The Positive Side of Stereotypes Stereotypes usually occur when an individual is judged on the basis of the group to which it is perceived that person belongs to. Especially when it comes to work, sometimes, in order to interact effectively, you have to make assumption of what the person is likely to think and what are some of the behaviours that they can accept. (Wiesner, R and Millett, B, 2000) As such, only stereotypes help to do that. This also explains why the manager suggests that stereotyping is necessary during work. For example, if you are a manager and you need to meet someone from another culture whom you never met before.
Usually, the first thing that you will do is to gather information about the persons culture and develop a cultural profile. (Deresky, H, 2002)These profiles are often highly generalized. Then from the profile, this is where you will use stereotyping to make an assumption of the persons character and his believes. The Negative Side of Stereotypes Stereotypes are useful as they are quite accurate in some ways. It only becomes a problem when it turns out to be inaccurate; especially those inaccuracies are negative and hostile. A very good real life example will be me.
I have been working as an assistant under my manager for over a year in a Multinational Corporation (MNC). As this is my first time working, so I never thought that I will be dealing with people from different cultures. Then there is this project where I need to liaise with people from different countries to collect the documents from them. Of course, before I started liaising with them, I admitted that I did stereotype some people from specific cultures. For example, I always thought that Malaysians will be the easiest to work or communicate with as we have very similar culture backgrounds.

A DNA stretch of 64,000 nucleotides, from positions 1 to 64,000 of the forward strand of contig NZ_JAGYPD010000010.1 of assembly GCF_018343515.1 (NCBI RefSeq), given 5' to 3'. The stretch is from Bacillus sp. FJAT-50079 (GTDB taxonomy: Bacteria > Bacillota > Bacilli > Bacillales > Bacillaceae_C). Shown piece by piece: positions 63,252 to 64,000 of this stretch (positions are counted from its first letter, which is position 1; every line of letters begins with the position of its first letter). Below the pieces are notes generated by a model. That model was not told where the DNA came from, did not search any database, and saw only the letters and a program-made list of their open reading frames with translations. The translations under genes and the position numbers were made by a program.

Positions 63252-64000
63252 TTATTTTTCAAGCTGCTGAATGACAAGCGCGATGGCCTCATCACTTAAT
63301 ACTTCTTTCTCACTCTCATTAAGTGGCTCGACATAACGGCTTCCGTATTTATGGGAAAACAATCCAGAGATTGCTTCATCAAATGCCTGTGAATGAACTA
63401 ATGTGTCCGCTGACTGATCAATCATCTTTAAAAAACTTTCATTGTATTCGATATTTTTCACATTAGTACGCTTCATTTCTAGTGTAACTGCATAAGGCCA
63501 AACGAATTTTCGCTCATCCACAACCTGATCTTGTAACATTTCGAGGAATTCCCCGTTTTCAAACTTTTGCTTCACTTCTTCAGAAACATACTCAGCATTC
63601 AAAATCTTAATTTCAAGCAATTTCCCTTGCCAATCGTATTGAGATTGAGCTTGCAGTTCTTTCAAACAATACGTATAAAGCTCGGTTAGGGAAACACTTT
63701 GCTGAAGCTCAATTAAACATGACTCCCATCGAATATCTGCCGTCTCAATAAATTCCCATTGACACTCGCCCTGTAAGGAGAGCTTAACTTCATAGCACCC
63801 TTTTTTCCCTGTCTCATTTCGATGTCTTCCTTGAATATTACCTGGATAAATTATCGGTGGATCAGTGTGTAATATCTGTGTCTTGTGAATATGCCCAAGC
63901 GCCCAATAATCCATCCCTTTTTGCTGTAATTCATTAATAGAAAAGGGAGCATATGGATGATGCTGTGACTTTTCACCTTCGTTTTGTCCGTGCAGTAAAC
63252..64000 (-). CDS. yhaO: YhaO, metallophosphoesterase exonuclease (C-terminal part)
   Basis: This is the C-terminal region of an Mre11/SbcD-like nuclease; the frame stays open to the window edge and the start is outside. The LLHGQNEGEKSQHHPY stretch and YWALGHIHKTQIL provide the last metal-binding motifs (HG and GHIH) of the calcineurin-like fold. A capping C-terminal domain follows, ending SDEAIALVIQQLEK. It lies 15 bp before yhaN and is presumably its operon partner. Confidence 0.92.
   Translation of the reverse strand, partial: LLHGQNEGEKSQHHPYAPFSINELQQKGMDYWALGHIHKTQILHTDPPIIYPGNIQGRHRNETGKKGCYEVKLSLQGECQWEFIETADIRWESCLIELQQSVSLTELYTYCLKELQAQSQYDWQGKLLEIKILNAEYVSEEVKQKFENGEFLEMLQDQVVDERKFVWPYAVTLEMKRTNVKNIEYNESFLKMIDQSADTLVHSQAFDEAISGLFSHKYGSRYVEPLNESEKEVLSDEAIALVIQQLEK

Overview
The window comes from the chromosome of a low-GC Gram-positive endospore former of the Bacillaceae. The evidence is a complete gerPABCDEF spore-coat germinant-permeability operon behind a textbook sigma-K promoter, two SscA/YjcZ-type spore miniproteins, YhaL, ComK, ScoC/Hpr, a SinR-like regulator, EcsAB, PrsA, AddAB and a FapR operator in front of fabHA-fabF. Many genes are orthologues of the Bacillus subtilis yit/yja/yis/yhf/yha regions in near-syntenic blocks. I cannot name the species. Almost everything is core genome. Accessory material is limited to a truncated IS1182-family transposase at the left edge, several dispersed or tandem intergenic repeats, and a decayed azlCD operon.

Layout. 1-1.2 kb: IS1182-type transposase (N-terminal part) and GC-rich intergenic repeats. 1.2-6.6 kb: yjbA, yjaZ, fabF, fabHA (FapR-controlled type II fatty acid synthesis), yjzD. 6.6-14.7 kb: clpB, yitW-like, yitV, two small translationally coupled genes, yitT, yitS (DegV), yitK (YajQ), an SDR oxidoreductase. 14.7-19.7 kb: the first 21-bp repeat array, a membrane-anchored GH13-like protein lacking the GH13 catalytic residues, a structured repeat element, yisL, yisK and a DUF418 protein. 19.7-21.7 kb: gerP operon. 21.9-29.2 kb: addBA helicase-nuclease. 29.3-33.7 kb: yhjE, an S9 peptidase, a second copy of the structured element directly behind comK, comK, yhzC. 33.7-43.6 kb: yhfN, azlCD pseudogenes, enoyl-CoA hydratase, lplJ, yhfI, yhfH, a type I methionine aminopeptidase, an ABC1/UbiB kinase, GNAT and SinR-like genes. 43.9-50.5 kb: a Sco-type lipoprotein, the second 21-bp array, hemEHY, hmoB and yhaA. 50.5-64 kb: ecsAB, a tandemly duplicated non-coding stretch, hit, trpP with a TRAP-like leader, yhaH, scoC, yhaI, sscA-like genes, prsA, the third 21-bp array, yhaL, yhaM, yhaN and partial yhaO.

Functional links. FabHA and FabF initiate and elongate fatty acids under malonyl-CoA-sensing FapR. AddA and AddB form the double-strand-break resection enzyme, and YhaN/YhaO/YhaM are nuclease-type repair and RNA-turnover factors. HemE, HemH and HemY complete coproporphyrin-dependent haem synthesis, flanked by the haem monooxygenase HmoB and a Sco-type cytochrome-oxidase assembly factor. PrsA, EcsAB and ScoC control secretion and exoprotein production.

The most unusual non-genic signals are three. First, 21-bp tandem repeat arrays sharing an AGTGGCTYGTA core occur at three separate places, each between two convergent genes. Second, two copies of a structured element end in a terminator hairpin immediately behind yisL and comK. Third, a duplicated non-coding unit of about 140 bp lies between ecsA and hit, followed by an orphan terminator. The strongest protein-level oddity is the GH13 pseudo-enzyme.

Much to my surprise, this does not apply to every one of them. Some of them are really nice whereas the others really make you want tore-arrange their faces. This is where stereotypes turn out to be inaccurate when you rely too much on them. However, it may be much worse if I have totally no idea of what the people from different cultures will behave or believe in. This can turn out to be them having negative stereotypes towards me, which I do not wish it to happen at all. Hence, I have to learn how to go about managing my stereotype towards people from different cultures. How to Manage Stereotypes.
As you can see, diversity has becomes a business issue nowadays. Many companies are not just hiring wider variety of different people but also creating an atmosphere in which diverse groups can flourish. This is to attract and retain a skilled workforce and at the same time to create awareness of the importance of diversity management. (Greenburg, J and A. Baron, R, 2003) As such, this has becomes a challenge for managers on how they should effectively manage different cultural diverse groups and at the same time creating a supportive environment for the women and minorities.
Usually, when different culturally diverse groups come together, they often bring preconceived stereotypes with them. This is where the manager has to step in so as to bring out the groups potential effectively. (L. Nelson, D and Campbell, J, 2005) Case studies have shown that there a number of specific guidelines that have been identified to effectively manage cultural diverse groups. Firstly, team members must recognize and prepare to deal with their differences. In doing so, they will become aware of their own stereotype, as well as others too.